A Race to Liberty, Not a Race to the Bottom

The phrase “Race to the Bottom” is a semantic slight of hand used to attempt to color your opinion prior to even looking at the situation over which the phrase is used. The phrase “Race to the bottom” was coined by US Supreme Court Justice Louis Brandeis in the 1933 case, Ligget Co. v. Lee (288 U.S. 517, 558-559). Brandeis didn’t fail to see that competition helps to increase liberty, Brandeis merely believed that this was a bad thing. Coining a phrase like “race to the bottom” is a wonderful technique if you wish to stifle dissent and put other views immediately on the defensive.

In fact, the often disparaged “race to the bottom” is in fact a race to freedom. The “race to the bottom” is a race to give each individual person the liberty to control their own lives in the manner they see fit without interference from others. Only those who are trying to control someone else via the state view you as being unable to make your own intelligent decisions about what is best for you. Using the term “race to the bottom” is a bit of intellectual dishonest that the authors use to attempt to subconsciously alter your opinion based on emotion rather than fact.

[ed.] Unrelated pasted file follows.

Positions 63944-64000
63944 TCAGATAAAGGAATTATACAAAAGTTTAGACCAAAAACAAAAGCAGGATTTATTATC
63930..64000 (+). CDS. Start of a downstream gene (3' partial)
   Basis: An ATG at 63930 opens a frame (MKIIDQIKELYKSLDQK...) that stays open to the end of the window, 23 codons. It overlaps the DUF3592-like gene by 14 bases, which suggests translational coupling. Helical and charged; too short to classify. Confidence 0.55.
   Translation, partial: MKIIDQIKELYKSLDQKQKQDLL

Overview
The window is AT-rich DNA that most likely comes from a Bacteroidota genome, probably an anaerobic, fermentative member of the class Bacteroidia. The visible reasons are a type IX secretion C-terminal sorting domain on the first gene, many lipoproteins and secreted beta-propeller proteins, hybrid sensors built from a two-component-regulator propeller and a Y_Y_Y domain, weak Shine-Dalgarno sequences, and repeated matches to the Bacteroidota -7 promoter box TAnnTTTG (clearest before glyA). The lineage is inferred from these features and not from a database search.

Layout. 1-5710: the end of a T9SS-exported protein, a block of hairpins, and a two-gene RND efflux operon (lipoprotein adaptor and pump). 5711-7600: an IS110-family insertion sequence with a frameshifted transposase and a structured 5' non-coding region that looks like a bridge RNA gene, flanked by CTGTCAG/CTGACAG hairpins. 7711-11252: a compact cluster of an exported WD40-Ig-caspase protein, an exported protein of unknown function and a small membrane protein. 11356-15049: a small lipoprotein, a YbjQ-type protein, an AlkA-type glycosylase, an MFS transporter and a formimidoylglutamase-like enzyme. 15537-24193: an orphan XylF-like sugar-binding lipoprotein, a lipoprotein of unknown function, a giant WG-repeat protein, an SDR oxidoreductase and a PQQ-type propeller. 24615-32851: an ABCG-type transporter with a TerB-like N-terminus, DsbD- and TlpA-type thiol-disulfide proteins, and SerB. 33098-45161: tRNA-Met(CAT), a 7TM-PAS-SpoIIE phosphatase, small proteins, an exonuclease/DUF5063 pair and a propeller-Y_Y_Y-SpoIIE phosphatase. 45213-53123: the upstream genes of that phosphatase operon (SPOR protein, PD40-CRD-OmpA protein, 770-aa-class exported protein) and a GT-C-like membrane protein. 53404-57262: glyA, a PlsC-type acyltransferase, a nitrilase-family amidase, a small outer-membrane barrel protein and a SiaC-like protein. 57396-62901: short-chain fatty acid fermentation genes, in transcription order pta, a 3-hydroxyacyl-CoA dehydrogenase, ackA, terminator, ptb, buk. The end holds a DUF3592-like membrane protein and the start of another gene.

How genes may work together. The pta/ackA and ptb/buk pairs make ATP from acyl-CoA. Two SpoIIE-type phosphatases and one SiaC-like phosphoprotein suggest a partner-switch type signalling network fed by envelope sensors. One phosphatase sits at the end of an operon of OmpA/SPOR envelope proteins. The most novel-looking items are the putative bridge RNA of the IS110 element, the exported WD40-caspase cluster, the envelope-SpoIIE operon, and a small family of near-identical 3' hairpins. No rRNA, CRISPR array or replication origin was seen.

So, when you hear the phrase “race to the bottom” read a little closer and see who is advocating more individual choice and who is advocating more regulation and government control. Protect your rights.

The fact that Brandeis, a Supreme Court Justice, coined the phrase is disgraceful in someone who is supposed to weigh law, not emotion. In a Supreme Court Justice sworn to uphold the Constutition of the United States it is even worse.

Christian H F Riley